Sudden cardiac death (SCD) or sudden cardiac arrest (SCA) is like an intruder that attacks even the most unlikely victim.
The unexpected, unexplained, sudden death of a professional athlete, a recreational marathoner, especially a teen participating in athletic competitions is a big blow to the family, team, school, and to the sports and medical communities.
A few months ago, basketball aficionados were deeply saddened by the sudden death of a PBA player. In February this year, running enthusiasts were caught flat-footed when two of their colleagues collapsed and died during the Skyway Marathon.
From 2009 to 2011, three high school students (a basketball, baseball and rugby player) died in the campus playing field, two in the middle of the game, one while warming up. A triathlete died in Subic during the Iron Man competition and could not be revived.
Similar unfortunate cases had taken place in the global sports arenas. These stories dramatize the urgent need for the athletic and medical worlds to look into the real underlying cause of death of these athletes.
At the Philippine College of Physicians/Philippine Heart Association (PHA) Health Forum on July 19, 2016, Filipino heart doctors, collectively known as, the PHA and Rain or Shine Coach Joseller “Yeng” Guiao, told athletes, wanna-be athletes and sporty people that these tragic incidents should serve as a wake-up call.
“Before pursuing a competitive sport, embarking on a regular or an extreme exercise regimen, undergo screening tests (at least an ECG and physical examination). Put your whole heart into it but in the process, always listen to your body. Don’t overwork your heart,” said PHA President Dr. Raul Lapitan.
There is this misconception that athletes and physically active people are physically infallible. Their hearts are enduring and perpetually strong.
“In some athletes, extreme exercise might even promote heart disease. Most likely these people succumbed to heart condition they did not know they had since birth or they had acquired because of lack of screening.”
During diagnostic tests, these particular cases were not detected. Some may be asymptomatic. For a few, there have been red flags that needed medical attention that had been ignored like unexplained fainting spells (syncope) especially during physical activity, chest pains, palpitations or shortness of breath. “They were unheeded because they thought people who have always been fit and sporty are the last ones to acquire heart disease,” Lapitan added.
During pre-participation cardiovascular screenings, some heart ailments may not be picked up. In addition, it is sometimes hard to replicate the actual stressful conditions that the heart may be subjected to during intensive sports compared to the clinic setting.
“When someone as young as 20- or 30-something suddenly dies during an athletic or a high-intensive workout, usually the most common cause is hypertrophic obstructive cardiomyopathy (HOCM) or (HCM). It is genetic but can’t be detected at birth. They can be diagnosed in teenagers,” said PHA Vice President Dr. Jorge Sison.
HOCM is a primary disease of the myocardium (the muscle of the heart) in which a portion of the myocardium is hypertrophied (thickened) without any obvious case, creating functional impairments of the cardiac muscle. It is the leading cause of sudden death in people with an underlying cardiac disorder. The training for athletes are rigid and too long. There have been reported cases of irregular heart beat or arrhythmia that led to SCD,” said Dr. Alex Junia, PHA Cardiopulmonary Resuscitation (CPR)-Ready Philippines adviser.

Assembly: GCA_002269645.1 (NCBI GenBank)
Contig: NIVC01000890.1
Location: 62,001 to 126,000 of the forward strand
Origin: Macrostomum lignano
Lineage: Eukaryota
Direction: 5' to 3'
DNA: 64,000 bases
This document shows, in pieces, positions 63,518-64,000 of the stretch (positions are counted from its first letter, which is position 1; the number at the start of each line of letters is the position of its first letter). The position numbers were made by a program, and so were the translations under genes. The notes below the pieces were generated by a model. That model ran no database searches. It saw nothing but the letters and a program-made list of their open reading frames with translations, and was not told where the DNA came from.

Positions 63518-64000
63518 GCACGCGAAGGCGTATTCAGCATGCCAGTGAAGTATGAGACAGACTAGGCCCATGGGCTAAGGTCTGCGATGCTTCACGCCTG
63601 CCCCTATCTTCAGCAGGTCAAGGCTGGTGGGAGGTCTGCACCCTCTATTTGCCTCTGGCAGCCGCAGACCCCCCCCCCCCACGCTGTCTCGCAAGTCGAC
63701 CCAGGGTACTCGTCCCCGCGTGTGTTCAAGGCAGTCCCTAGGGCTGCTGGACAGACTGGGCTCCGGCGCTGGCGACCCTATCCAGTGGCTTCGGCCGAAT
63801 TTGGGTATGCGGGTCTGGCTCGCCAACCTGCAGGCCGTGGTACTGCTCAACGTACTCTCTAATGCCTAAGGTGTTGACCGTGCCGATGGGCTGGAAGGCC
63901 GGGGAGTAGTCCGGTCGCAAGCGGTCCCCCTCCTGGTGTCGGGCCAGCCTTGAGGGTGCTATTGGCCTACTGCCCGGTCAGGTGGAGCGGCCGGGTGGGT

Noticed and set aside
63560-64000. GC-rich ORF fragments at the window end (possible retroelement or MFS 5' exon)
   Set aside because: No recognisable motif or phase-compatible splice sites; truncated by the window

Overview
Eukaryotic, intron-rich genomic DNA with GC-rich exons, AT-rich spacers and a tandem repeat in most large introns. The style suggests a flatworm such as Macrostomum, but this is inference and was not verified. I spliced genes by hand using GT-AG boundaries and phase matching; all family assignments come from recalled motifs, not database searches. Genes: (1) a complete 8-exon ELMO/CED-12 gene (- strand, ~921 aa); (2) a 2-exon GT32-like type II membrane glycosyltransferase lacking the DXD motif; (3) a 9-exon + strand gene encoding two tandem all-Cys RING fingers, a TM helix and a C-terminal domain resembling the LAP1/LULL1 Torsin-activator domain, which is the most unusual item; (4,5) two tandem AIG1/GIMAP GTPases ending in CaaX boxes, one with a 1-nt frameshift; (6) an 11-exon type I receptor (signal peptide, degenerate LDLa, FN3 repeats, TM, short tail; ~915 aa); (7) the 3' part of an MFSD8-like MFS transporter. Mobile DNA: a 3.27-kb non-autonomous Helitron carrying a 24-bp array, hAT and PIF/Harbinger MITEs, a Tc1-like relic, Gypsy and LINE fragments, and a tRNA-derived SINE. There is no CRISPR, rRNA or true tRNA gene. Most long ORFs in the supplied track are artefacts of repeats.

A marathoner himself, Junia added that “as a regular runner, I have learned to listen to my body. When it tells me to slow down, I slow down. When it tells me to stop, I stop. Running or any sport is also a de-stressor but it can be strenuous and cause you stress when you don’t know when to slow down or halt."
The PHA also added that a history of premature sudden death in the family (less than 55 years of age) warrants further investigation as well. Additional cardiac evaluation may include an ECG and stress exercise testing. An echocardiogram will rule out majority of the structural and functional heart abnormalities that can cause sudden death. Stress exercise testing on the other hand, measures exercise capacity and overall cardiopulmonary fitness.
PHA Director and Advocacy Committee chair Dr. Orlando Bugarin said that “there are also non-cardiac conditions that may cause athletes to collapse in the field such as asthma, electrolyte imbalance, severe dehydration and heat stroke but since a majority of death in athletes is cardiac in origin, heart screening is a must.”
Though the benefits of exercise are still recognized to enhance our well-being and quality of life, overdoing it is tough for the heart.
Former Pampanga Congressman Guiao believes that “to achieve optimum performance put balance between health and fitness, of course with professional help.”
One of the staunch CPR-Ready Philippines allies of the PHA, Guiao is the main author of House Bill 6204, the CPR Bill or Samboy Lim Bill which requires compulsory hands-only CPR for K-12 students. Approved as Senate Bill 3204 and was enrolled last month, it is expected to lapse into law on July 20, 2016.
PHA conducts advanced cardiac life support trainings for health professionals and basic CPR trainings for the bystander (lay).
Any CPR-equipped person can save the life of a cardiac arrest victim. Effective chest compressions started within 3-5 minutes increases the victim’s chance of survival.